When temperatures decrease next week, the air quality should improve as well. Obviously there’s not much we can do to reduce the heat—though getting a grip on carbon emissions would obviously be a nice start—but we can reduce the toxic emissions that lead to air pollution. In the case of ozone, that means cutting back on emissions of nitrous oxides and volatile organic compounds, which mix with sunlight to create ozone. Major sources include gasoline exhaust, chemical facilities—and power plants, especially those that burn coal. Efforts like the Sierra Club’s Beyond Coal campaign—which I wrote about yesterday—are meant to fight this kind of pollution.
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As it happens, the EPA is set to release what are likely to be newer, tougher standards on ozone pollution. Quick back story: the Clean Air Act requires the EPA to reexamine air quality standards every five years, to keep them up to date with the latest science. In 2008, President George W. Bush’s EPA set a new ozone standard of 75 parts per billion—significantly higher than the levels suggested by the agency’s own scientists, who would have put the limits between 60 and 70 ppb. That standard was challenged in court by environmental and public health groups, and now Obama’s EPA Administrator Lisa Jackson has said she expects to set the limit between 60 and 70 ppb—in line with her own scientists.
Business leaders are screaming bloody murder about the proposed ozone standards, claiming that it will cost some 7 million American jobs as manufacturers flee the country. The EPA, for its part, estimates that compliance costs could range from $19 to $90 billion a year for industry, while providing public health benefits—in the form of fewer deaths, hospitalizations and lost work days—worth between $13 and $100 billion. Setting standards at the low-end of the scientific range could save some 10,000 lives a year. Public health groups say the costs are more than worth it, as they told President Obama in an open letter released yesterday:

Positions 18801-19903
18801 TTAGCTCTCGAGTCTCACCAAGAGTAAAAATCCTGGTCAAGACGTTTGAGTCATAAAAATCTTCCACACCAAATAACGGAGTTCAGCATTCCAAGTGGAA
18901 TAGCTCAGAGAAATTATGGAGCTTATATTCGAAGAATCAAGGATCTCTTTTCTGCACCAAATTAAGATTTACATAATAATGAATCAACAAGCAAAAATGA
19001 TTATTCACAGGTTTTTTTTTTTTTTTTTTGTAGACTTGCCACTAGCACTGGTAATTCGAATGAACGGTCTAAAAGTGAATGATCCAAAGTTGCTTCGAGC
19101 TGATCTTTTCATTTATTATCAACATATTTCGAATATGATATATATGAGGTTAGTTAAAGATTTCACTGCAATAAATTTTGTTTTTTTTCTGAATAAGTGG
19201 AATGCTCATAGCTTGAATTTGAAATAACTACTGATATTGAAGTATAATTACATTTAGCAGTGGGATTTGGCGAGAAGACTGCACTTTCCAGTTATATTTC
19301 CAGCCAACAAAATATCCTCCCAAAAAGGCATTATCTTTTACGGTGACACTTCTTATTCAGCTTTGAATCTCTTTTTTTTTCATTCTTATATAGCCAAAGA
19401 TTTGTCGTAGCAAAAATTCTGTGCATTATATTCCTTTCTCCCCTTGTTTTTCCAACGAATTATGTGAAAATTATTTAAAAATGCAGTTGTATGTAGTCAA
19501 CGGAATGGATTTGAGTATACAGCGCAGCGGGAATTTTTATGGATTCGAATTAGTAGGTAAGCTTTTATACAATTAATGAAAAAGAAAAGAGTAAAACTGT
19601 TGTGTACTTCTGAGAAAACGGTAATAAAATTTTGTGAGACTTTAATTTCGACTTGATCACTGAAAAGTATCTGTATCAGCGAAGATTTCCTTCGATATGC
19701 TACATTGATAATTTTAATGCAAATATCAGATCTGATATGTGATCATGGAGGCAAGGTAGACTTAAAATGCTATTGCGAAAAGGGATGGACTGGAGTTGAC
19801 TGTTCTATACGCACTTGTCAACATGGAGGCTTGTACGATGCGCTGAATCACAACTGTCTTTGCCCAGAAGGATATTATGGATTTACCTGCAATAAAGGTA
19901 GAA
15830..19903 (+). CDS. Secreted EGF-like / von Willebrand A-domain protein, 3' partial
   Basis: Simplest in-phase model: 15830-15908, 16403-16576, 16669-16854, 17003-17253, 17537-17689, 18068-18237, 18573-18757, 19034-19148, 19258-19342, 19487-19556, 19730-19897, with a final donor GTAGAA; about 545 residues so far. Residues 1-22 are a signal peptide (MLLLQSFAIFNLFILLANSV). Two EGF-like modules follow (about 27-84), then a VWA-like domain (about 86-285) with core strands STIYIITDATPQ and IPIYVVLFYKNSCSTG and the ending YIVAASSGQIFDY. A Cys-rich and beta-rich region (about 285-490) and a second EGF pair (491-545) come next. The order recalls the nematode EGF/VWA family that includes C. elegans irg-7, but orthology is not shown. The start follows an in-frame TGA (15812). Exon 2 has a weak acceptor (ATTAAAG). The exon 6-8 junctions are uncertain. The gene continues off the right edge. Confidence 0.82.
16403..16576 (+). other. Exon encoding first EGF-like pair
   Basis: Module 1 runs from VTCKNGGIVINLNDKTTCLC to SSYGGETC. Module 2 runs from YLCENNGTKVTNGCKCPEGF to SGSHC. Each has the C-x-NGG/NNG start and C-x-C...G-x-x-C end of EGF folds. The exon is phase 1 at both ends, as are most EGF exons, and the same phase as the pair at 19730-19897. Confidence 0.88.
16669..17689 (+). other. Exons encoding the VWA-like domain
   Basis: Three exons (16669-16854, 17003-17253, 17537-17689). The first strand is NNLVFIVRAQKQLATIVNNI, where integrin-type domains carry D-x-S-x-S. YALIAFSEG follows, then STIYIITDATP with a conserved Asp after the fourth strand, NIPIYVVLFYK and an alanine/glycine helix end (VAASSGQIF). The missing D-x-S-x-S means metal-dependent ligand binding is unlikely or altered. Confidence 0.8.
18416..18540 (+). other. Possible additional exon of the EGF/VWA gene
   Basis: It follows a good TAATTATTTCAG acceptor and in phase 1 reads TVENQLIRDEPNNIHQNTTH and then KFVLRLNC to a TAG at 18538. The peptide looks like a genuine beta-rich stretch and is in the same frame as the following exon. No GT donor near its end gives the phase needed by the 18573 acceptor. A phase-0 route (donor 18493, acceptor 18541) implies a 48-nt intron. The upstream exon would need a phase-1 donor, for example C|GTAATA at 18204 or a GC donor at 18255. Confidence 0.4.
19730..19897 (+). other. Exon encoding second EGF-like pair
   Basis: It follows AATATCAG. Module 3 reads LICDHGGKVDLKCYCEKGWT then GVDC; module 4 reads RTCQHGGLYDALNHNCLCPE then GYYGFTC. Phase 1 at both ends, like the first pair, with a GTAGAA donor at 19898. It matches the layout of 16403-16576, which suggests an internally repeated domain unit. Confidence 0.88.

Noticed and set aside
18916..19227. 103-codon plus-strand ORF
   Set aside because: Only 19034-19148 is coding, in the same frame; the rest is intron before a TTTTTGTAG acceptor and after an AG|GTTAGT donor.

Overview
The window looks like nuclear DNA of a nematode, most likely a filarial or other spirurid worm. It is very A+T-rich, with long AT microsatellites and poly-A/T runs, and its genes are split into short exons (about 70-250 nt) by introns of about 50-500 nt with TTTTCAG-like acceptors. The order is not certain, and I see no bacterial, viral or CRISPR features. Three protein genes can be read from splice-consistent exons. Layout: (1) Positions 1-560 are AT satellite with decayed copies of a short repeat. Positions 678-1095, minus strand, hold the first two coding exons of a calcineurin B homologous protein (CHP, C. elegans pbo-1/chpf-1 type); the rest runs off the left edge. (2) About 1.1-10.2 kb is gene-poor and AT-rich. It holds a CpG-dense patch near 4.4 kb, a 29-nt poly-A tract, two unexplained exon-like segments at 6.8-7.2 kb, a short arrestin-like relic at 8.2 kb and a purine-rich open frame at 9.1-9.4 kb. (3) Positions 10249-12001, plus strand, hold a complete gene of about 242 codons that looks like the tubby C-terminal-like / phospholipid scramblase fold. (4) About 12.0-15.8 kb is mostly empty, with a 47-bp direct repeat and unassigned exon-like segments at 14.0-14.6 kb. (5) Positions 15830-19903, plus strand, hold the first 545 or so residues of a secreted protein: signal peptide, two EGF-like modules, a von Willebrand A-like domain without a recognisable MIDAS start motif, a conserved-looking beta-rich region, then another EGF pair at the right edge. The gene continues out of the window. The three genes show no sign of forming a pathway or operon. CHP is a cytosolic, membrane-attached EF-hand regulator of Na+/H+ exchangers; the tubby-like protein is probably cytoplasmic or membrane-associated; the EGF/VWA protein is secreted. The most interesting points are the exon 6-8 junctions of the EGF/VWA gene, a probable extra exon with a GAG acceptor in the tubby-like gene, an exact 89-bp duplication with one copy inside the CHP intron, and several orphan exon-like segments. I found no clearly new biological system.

Throughout the years, the Clean Air Act has built a solid science and health foundation, making it one of the nation’s most effective public health laws. By saving millions of lives, avoiding millions of cases of pollution-related illness, and preventing millions of lost work days, the Clean Air Act has also been an economic success story. The total benefits of the Clean Air Act between 1990 and 2010 exceeded total costs by an estimated 35 to 1.
On a day like today—when you can almost taste the acid of the ozone on your tongue—those costs seem like a bargain.
UPDATE [7/22/11 2:00 PM]: Of course, as the weather warms thanks in part to climate change, ozone-related pollution will likely worsen as well. A recent study by the Union of Concerned Scientists, a research-focused environmental think tank, could result in 2.8 million additional serious respiratory illnesses by 2020. All told, that could cost the economy more than $5 billion. Check out a PDF of the full study here.
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Bryan Walsh is a reporter at TIME. Find him on Twitter at @bryanrwalsh. You can also continue the discussion on TIME’s Facebook page and on Twitter at @TIME.